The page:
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Trade vs. Marine Conservation

Interviewee: Pamela Chasek, Director of the International Studies Program, Manhattan College
Interviewer: Toni Johnson, Staff Writer, CFR.org
April 1, 2010

The 2010 meeting of the Convention on International Trade in Endangered Species of Wild Fauna and Flora (CITES) in Doha ended March 25 without more stringent protections (CSMonitor) for bluefin tuna, red and pink coral, and several species of shark sought by some countries and environmental advocates. Pamela Chasek, director of the International Studies program at Manhattan College and an expert on international environment politics, says for tuna protection, many conservationists believed it should be the responsibility of regional fisheries management organizations to implement greater protection. "What's going to happen since [tuna] wasn't listed on CITES, is when these organizations meet later this year, there's going to be a lot more pressure on them to manage their tuna populations," Chasek says. "A lot of people think that's going to be a good thing, if these organizations could be made to be not just a place where countries argue for quotas on fishing but true conservation organizations." She says sharks also have other potential international venues for protection including the Bonn Convention on Biodiversity, but for corals, "there's no other place to deal with them besides CITES."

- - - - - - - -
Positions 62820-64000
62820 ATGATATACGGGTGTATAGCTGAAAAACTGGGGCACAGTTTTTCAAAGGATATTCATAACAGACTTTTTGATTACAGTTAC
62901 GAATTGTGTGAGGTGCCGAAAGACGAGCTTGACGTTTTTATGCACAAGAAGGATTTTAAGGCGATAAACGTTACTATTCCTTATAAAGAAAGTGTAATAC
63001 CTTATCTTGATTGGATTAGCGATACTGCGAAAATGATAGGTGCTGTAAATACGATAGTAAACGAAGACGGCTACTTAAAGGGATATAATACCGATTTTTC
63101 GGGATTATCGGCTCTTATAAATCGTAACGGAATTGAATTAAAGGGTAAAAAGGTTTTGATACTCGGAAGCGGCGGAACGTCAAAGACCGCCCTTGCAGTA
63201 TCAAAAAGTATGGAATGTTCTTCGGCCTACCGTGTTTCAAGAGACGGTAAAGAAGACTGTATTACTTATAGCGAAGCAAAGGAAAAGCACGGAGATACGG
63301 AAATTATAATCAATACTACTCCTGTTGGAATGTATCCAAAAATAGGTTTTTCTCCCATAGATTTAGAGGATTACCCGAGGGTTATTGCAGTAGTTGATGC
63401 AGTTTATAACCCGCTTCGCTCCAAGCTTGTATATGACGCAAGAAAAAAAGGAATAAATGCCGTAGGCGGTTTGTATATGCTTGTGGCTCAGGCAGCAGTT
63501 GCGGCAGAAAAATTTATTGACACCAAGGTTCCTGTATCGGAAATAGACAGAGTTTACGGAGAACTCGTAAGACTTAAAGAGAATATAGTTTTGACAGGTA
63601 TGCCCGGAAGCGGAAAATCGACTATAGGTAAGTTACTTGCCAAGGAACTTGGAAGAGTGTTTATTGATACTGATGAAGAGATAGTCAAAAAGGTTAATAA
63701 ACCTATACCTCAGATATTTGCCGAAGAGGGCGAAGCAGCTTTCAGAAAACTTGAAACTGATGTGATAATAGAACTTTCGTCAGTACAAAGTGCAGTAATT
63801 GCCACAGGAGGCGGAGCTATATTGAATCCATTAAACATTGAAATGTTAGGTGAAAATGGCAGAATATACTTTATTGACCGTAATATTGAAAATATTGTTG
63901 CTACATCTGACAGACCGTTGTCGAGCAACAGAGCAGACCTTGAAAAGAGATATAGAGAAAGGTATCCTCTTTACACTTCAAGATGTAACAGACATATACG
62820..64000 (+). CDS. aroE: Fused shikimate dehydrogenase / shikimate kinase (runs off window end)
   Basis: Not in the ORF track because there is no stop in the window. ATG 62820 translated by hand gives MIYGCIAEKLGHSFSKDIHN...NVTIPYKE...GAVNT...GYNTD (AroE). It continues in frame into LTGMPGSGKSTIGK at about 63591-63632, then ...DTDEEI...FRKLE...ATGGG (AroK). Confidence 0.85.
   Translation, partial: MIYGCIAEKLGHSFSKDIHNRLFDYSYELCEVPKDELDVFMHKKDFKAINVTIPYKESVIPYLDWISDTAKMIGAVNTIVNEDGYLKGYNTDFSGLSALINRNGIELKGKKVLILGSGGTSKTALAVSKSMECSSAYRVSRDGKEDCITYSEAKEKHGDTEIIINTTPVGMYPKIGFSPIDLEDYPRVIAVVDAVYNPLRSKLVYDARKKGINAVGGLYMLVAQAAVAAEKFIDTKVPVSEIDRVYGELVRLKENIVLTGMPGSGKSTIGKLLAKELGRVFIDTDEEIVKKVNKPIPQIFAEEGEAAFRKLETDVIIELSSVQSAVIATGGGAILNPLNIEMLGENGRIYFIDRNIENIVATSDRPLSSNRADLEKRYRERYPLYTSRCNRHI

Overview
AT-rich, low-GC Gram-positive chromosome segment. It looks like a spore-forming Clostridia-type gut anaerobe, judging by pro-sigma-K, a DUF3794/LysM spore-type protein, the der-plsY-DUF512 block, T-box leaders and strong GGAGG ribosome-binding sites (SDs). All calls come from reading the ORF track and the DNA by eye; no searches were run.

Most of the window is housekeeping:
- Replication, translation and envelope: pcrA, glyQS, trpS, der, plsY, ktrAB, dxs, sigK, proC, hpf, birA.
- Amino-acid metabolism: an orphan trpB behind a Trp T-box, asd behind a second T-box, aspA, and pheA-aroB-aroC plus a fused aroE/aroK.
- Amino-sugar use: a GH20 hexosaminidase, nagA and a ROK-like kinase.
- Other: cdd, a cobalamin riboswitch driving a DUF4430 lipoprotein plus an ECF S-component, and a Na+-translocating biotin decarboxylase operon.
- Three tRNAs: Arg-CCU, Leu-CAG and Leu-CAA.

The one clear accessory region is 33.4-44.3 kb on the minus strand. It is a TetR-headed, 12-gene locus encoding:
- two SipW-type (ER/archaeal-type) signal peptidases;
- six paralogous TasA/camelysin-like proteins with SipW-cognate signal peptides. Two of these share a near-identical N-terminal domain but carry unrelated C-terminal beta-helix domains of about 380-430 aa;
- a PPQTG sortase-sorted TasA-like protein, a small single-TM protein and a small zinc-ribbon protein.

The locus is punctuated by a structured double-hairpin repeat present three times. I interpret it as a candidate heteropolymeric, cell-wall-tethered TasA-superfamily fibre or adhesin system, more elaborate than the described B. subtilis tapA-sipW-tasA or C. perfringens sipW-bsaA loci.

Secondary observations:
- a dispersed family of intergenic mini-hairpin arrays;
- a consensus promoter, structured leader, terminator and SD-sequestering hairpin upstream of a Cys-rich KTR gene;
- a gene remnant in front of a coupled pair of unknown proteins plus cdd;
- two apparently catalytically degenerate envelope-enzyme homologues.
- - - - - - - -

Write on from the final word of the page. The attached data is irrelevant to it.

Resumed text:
With Japan consuming more than 75 percent of the world's bluefin tuna, the country had a huge role in preventing tuna's listing under CITES. "The tuna industry is a huge industry," she says. "It provides a lot of jobs, provides a lot of money, [and] also makes the basis for relationships that Japan has with a lot other countries because they pay some developing countries to fish tuna in their territorial waters." Yet environmentalists have expressed concerns that dwindling tuna stocks could be completely depleted in a few years time, which Japanese authorities see as exaggerated estimates.

Chasek notes a brewing battle between trade and environment since the creation of the World Trade Organization in 1995. "The whole concept of sustainable development, of being able to leave resources for future generations, is very difficult to convince people of," she says. "And when you've got economic realities, and people are concerned that if you put a ban on coral or tuna or ivory, or other things that will affect their livelihoods, they're not looking down the line ten, twenty, fifty, a hundred years to say these species are not going to be here."


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